Company CEOs see more staff layoffs in the next six months

From left: TIFA research director Maggie Ireri, Kepsa chief executive Carole Kariuki and Kepsa consultant Patrick Tonui during the release of the CEO Confidence Survey findings on April 25, 2017. PHOTO | DIANA NGILA
From left: TIFA research director Maggie Ireri, Kepsa chief executive Carole Kariuki and Kepsa consultant Patrick Tonui during the release of the CEO Confidence Survey findings on April 25, 2017. PHOTO | DIANA NGILA 

Nearly a fifth of Nairobi-based companies plan to reduce staff in the next six months because of an unfavourable business climate, a study commissioned by the Kenya Private Sector Alliance (Kepsa) shows.

The survey by TIFA Research says banks, microfinance institutions and transport companies foresee staff cuts arising from information technology (IT) disruption and completion of the standard gauge railway while other sectors expect a slowdown in growth associated with political uncertainty and harsh weather conditions that have depressed agriculture.

“Only 30 per cent of the CEOs surveyed expect to hire more people in the next six months, 52 per cent said their hiring position would remain unchanged while 18 per cent foresee staff cuts,” Kepsa chief executive Carole Kariuki said.

The survey, which sampled 90 chief executives to gauge their view of the economy and concerns in the next six months, found that banks are suffering lean times due to disruption by incoming IT channels that are driving e-commerce on mobile payment platforms.

The shift, which has deeply hurt banks’ earnings, was confirmed last November by telecoms operator Safaricom’s #ticker:SCOM half-year results, which showed that Kenyans transferred Sh3.2 trillion on M-Pesa in one year.

Bank profits were also depressed by the coming into force last September of the interest rates control law that caps their margins at four per cent above the 10 per cent Central Bank of Kenya rate.

The drop in earnings has had a serious impact on the industry having forced a number of banks to cut their payrolls.

Equity Bank #ticker:EQTY topped the list of lenders that sent 400 employees home in a cost-cutting drive that also included Standard Chartered (300), Co-operative Bank (160), First Community (106) and Sidian (108).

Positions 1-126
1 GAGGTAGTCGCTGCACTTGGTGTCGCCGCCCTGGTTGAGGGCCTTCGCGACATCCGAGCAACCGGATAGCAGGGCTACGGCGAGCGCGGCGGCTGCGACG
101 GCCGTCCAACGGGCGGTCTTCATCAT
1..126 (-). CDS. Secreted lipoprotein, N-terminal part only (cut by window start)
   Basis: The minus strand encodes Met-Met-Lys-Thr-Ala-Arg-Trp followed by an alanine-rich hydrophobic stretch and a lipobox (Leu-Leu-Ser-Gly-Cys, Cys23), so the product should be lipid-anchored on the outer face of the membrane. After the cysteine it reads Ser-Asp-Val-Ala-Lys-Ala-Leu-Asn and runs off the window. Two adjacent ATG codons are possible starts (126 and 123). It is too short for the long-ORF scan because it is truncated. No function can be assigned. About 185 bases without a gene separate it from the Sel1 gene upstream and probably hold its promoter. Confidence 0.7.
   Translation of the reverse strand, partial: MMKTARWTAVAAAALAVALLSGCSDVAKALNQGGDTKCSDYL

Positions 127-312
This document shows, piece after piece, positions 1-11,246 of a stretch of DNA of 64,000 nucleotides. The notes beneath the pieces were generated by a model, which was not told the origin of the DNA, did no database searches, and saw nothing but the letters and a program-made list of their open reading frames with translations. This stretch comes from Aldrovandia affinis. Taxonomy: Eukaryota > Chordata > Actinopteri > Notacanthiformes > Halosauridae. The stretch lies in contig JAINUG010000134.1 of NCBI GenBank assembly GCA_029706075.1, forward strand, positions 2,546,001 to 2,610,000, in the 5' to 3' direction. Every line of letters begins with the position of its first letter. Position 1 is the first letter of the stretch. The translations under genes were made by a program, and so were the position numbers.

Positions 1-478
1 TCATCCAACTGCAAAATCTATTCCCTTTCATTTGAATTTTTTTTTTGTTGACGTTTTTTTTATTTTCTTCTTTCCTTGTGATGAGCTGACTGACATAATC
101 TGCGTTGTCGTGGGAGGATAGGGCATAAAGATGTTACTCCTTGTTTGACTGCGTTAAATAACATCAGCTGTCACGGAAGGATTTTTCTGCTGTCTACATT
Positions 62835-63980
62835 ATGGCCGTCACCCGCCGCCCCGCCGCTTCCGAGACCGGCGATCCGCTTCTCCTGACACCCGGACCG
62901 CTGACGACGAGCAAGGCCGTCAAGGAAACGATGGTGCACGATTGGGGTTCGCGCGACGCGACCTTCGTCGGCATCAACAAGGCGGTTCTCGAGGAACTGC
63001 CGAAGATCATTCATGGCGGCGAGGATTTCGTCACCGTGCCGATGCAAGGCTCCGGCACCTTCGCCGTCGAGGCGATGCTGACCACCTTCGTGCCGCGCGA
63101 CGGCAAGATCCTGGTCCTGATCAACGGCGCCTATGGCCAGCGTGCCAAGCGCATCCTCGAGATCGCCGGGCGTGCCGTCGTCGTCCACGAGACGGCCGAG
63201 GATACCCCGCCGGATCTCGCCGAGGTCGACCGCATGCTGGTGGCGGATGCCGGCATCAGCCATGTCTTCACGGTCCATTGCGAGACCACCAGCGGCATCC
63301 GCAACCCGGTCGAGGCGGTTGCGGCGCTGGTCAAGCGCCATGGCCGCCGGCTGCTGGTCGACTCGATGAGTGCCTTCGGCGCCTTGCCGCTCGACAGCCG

More banks are expected to follow suit this year.

Ms Kariuki criticised politicians for passing the interest rate capping law, saying it “made good politics but very bad economics as it is likely to lead to a drying-up effect on credit market as banks shift their focus on more stable customers such as the government”.

TIFA’s CEO Business Confidence Index also says that 20 per cent of companies surveyed plan to decrease expenditure while another 39 per cent will withhold investments until after the August elections.

The survey found that 70 per cent of the CEOs are deeply worried about the impact of corruption on their business following revelations that misappropriation of public funds, massive bribery to win public tenders and procurement fraud — whereby tenders are awarded to losing bids — are on the rise.

The study found that national carrier Kenya Airways’ #ticker:KQ troubles have become a big letdown to the air transport while truck owners are apprehensive of what will become of their business once the SGR starts operating in June.

The CEOs are also worried of possible outbreak of political instability in the coming General Election.

To maintain peace during the election period, Kepsa has renewed its Mkenya Daima Peace drive — urging politicians to conduct peaceful campaigns ahead of the August polls.

Political instability tops the list of concerns among corporate executives having been identified by more than two thirds or 66 per cent of those surveyed. Interest capping is considered a major impediment to growth by 57 per cent of banks while insecurity is of concern to 52 per cent.

Things are, however, looking up for the energy and ICT sector CEOs where 67 per cent and 63 per cent were confident that things will be positive in the next six months, citing ongoing investments they said would improve livelihoods.

In ICT, e-commerce is seen as the biggest gainer as more Kenyans continue to access the Internet from their mobile phones, creating employment opportunities of up to 20 per cent.

Tourism, which has been hit hard in the past election years, got a 50 per cent rating on account of increased domestic tourism as well as an array of international conferences that are expected to sustain momentum in the sector over the next six months.

“Nairobi is seeing an increase in residential units targeting tourists and its prospects will continue rising with the expected launch of international hotel brands this year,” it adds.

The manufacturing front, largely dominated by agro-processing, got a 49 per cent rating based on the vagaries of weather that have adversely affected agriculture and power costs.